What does dare mean?

Definitions for dare

Here are all the possible meanings and translations of the word dare.

Princeton's WordNet

  1. dare, daringverb

    a challenge to do something dangerous or foolhardy

    "he could never refuse a dare"

  2. make bold, dare, presumeverb

    take upon oneself; act presumptuously, without permission

    "How dare you call my lawyer?"

  3. dareverb

    to be courageous enough to try or do something

    "I don't dare call him", "she dares to dress differently from the others"

  4. defy, dareverb


    "I dare you!"

Samuel Johnson's Dictionary

  1. Darenoun

    Defiance; challenge.

    Etymology: from the verb.

    Sextus Pompeius
    Hath given the dare to Cæsar, and commands
    The empire of the sea. William Shakespeare, Anthony and Cleopatra.

  2. To Dareverb

    To challenge; to defy.

    I never in my life
    Did hear challenge urg’d more modestly,
    Unless a brother should a brother dare
    To gentle exercise and proof of arms. William Shakespeare, Henry IV.

    Here she stands:
    Take but possession of her with a touch;
    I dare thee but to breathe upon my love. William Shakespeare.

    He had many days, in this proud manner, come half seas over; and sometimes passing further, came and lay at the mouth of the harbour, and, as it were, daring them to fight. Richard Knolles, History of the Turks.

    Masters of the arts of policy thought that they might even defy and dare providence to the face. South.

    All cold, but in her breast, I will despise;
    And dare all heat but that in Celia’s eyes. Wentworth Dillon.

    Time! I dare thee to discover
    Such a youth, and such a lover. Dryden.

    Presumptuous wretch! with mortal art to dare
    Immortal power, and brave the thunderer. George Granville.

  3. To DAREverb

    pret. I durst; part. I have dared. To have courage for any purpose; not to be afraid; to adventure; to be adventurous.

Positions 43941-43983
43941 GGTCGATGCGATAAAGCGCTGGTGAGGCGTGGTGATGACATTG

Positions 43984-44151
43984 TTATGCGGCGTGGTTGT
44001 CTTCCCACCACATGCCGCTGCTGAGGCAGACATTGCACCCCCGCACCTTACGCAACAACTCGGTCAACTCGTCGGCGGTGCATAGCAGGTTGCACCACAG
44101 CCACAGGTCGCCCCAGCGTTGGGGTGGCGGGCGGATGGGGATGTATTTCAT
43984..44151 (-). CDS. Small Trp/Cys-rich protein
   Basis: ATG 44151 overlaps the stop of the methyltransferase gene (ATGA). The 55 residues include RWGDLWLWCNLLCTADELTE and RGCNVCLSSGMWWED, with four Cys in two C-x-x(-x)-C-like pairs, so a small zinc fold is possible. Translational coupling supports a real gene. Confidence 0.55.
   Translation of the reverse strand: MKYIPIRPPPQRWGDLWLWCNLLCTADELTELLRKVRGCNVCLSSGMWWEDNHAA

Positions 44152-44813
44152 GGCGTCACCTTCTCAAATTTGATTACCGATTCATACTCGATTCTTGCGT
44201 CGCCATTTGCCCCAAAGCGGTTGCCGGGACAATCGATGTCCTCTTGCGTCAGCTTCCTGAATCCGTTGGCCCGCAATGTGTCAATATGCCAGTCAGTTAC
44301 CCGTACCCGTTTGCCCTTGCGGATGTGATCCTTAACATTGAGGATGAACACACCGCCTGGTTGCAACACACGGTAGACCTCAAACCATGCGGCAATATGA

Etymology: dearran , Saxon; derren, Dutch

    I say ’tis copper. Dar’st thou be as good as thy word now?
    —— Why, Hal, thou know’st, as thou art but a man, I dare; but as thou art a prince, I fear thee. William Shakespeare, Henry IV. p. i.

    I dare do all that may become a man;
    Who dares do more, is none. William Shakespeare, Macbeth.

    They are both hanged; and so would this be, if he durst steal any thing advent’rously. William Shakespeare, Henry V.

    Neither of them was of that temper as to dare any dangerous fact. Haywood.

    The father bore it with undaunted soul,
    Like one who durst his destiny controul. Dryden.

    Deliberate and well-weighed courage knows both to be cautious and to dare, as occasion offers. Dryden.

    We dare not build much upon such a notion or doctrine, ’till it be very fully examined. Isaac Watts, Improv. of the Mind.

Webster Dictionary

  1. Dareverb

    to have adequate or sufficient courage for any purpose; to be bold or venturesome; not to be afraid; to venture

  2. Dareverb

    to have courage for; to attempt courageously; to venture to do or to undertake

  3. Dareverb

    to challenge; to provoke; to defy

  4. Darenoun

    the quality of daring; venturesomeness; boldness; dash

  5. Darenoun

    defiance; challenge

  6. Dareverb

    to lurk; to lie hid

  7. Dareverb

    to terrify; to daunt

  8. Darenoun

    a small fish; the dace

  9. Etymology: [See Dace.]


  1. Dare

    "Dare" is a song by British alternative band Gorillaz, taken as the second single from their second studio album, Demon Days.

Chambers 20th Century Dictionary

  1. Dare

    dār, v.i. to be bold enough: to venture:—pa.t. durst.—v.t. to challenge: to defy.—n. (Shak.) boldness, a challenge.—n. Dare′-dev′il, a rash, venturesome fellow.—adj. unreasonably rash and reckless.—adjs. Dare′ful (Shak.), full of daring, adventurous; Dar′ing, bold: courageous: fearless.—n. boldness.—n. Dar′ing-do (see Derring-doe).—adj. Dar′ing-hard′y (Shak.), foolhardy.—adv. Dar′ingly.—I dare say, I suppose. [A.S. durran, pres. dearr; Goth. daursan; akin to Gr. tharsein.]

  2. Dare

    dār, v.t. to frighten, terrify. [M. E. daren, to be in fear; cf. Dan. dirre, to tremble.]